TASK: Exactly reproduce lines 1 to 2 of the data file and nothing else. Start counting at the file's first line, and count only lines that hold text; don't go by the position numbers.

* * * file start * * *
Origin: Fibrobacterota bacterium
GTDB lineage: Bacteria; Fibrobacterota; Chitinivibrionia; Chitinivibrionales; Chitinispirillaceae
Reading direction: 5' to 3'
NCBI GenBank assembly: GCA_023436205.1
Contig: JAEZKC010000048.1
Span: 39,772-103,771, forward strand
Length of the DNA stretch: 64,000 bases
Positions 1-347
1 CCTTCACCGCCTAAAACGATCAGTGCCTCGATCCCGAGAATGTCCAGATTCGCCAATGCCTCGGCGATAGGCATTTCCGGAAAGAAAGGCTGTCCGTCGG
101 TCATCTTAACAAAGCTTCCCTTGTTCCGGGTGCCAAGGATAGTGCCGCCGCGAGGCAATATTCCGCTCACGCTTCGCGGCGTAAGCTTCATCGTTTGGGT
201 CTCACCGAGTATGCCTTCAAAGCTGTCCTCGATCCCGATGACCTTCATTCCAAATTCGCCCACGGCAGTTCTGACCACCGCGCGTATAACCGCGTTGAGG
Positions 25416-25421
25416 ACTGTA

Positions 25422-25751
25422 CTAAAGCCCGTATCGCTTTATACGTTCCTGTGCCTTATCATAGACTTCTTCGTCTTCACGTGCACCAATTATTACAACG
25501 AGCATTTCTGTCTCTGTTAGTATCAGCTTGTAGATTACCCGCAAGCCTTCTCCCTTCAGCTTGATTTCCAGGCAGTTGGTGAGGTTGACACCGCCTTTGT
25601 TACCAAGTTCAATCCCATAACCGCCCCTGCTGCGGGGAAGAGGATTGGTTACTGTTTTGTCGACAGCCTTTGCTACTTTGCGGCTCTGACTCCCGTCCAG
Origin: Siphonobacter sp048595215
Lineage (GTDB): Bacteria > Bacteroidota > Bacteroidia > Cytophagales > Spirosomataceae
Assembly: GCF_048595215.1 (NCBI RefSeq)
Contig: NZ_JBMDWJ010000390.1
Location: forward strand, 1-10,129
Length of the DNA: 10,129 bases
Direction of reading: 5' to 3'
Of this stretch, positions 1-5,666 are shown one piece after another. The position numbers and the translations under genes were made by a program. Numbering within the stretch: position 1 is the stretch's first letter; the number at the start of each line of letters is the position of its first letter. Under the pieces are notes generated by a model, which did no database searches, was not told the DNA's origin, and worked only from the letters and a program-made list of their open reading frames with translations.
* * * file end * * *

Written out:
Origin: Fibrobacterota bacterium
GTDB lineage: Bacteria; Fibrobacterota; Chitinivibrionia; Chitinivibrionales; Chitinispirillaceae